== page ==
The Senate must act now to address this crisis, prevent transmission, and help save the lives of people incarcerated in the federal prison system. A panel of UN experts recently observed that the U.S. government’s response to the crisis in jails and prisons has been “insufficient,” and that people at greatest risk should immediately be identified and release measures implemented.[43] Amnesty International thus calls on Senators to pass the Emergency Community Supervision Act, which establishes measures to reduce the number of individuals in federal custody during a national public health emergency such as this.

Amnesty International additionally urges BOP and federal prison officials to put in place in all federal prisons and adjacent facilities a comprehensive and effective plan to prevent and respond to the health crisis, as appropriate to the specific situation and facilities. This should include:

  • Measures to prevent the spread of COVID-19 within BOP facilities and allocation of specific funds and resources exclusively to guarantee the implementation of health and hygiene measures within facilities (such as adequate access to soap, sanitizer and disinfecting materials and mass testing of all staff and incarcerated people);
  • Measures to ensure that people deprived of their liberty can access specialized medical care, including COVID-19 testing, without complications as well as access to regular communications channels with family members, loved ones, and legal counsel;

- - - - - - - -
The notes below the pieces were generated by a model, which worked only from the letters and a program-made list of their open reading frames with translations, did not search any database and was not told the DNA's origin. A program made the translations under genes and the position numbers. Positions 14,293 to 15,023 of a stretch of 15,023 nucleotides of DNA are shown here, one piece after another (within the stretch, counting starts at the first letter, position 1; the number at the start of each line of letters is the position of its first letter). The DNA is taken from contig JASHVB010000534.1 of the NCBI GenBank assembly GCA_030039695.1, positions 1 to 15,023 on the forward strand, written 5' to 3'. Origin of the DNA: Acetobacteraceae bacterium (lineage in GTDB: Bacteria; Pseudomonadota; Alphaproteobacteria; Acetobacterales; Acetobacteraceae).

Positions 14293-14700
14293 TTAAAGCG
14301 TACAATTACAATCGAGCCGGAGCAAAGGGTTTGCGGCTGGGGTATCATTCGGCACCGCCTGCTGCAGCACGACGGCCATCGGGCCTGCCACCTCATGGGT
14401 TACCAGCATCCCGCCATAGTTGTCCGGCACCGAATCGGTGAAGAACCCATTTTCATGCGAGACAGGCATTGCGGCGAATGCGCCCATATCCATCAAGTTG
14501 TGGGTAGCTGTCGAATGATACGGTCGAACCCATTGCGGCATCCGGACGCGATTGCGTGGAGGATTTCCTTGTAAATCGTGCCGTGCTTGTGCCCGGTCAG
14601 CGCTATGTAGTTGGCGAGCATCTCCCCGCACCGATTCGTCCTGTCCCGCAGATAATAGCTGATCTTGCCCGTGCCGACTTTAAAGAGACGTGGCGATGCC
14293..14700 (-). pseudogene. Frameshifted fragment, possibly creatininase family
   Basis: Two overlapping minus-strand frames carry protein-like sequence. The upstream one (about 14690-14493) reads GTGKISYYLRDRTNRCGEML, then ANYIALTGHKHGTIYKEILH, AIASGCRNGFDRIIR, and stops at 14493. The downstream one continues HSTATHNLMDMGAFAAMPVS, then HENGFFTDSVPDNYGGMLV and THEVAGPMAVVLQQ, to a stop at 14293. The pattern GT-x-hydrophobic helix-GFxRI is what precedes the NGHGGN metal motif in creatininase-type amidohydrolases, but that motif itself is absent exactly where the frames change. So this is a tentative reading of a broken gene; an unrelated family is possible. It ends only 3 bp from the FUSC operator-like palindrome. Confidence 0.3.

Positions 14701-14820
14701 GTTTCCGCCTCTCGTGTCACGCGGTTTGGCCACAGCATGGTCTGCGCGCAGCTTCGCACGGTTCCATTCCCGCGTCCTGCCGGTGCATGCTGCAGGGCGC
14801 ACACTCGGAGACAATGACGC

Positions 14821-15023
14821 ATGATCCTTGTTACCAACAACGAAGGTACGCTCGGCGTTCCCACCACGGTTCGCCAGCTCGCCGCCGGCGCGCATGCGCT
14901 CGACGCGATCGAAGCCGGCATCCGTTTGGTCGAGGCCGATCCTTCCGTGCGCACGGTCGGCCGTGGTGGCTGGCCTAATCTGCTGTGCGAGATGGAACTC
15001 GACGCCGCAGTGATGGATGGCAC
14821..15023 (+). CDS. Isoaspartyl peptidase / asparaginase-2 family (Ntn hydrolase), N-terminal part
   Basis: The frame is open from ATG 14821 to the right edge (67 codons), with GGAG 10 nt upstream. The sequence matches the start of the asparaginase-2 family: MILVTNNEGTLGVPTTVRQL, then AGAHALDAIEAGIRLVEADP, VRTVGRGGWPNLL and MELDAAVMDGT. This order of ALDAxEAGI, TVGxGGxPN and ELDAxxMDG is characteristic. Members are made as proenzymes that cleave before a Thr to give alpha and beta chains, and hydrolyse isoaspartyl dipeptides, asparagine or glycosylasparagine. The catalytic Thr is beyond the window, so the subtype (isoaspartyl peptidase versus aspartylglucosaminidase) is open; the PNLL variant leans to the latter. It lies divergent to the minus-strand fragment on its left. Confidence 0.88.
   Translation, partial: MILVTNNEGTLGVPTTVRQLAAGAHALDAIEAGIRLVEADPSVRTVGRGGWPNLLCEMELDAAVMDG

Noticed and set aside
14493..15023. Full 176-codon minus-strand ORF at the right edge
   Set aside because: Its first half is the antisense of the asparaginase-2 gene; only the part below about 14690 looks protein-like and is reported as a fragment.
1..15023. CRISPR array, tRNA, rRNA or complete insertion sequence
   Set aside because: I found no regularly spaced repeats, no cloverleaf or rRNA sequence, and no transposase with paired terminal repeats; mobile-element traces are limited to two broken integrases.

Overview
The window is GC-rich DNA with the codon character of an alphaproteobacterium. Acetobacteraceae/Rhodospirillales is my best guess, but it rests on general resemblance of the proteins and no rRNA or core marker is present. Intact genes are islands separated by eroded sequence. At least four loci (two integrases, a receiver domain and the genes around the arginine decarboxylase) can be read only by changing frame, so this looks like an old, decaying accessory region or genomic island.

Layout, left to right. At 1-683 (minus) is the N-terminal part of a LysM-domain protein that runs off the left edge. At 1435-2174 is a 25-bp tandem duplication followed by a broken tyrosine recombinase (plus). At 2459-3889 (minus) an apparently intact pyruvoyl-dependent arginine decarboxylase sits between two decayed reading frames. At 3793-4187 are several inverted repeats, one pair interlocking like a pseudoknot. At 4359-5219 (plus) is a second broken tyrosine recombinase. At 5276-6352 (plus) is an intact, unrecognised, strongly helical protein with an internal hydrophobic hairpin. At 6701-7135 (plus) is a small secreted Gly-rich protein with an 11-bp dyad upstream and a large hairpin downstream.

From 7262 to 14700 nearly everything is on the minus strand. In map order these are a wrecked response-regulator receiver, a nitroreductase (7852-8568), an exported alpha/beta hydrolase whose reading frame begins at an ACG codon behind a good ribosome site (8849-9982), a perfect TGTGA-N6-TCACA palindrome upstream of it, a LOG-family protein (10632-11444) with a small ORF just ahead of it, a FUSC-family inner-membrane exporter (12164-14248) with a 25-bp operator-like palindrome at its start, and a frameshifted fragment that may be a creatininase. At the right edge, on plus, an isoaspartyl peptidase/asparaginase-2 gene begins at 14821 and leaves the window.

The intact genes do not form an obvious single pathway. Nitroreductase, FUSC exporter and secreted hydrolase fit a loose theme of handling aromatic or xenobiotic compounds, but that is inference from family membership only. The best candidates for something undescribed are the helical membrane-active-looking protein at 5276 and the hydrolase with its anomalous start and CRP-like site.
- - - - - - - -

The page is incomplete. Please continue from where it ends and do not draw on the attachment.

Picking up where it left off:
• Measures to ease prison population density that respect the principle of non-discrimination. BOP must consider releasing people in pre-trial detention (absent strong countervailing factors) and should evaluate whether incarcerated people already serving their sentences qualify for parole, early release, or other alternative non-custodial measures; When doing such assessments, BOP should consider particularly if these individuals are older or at greater health risk due to underlying medical conditions or with weak immune systems;
  • Measures to collect data to be made public regarding the number of people tested (including those who have been tested and have recovered), number of COVID-19 deaths, and numbers of those who have been released or transferred to non-custodial confinement. This data should be disaggregated to include information on age, race, ethnicity, religion, gender, gender identity, sexual orientation, and disability of incarcerated people and corrections staff.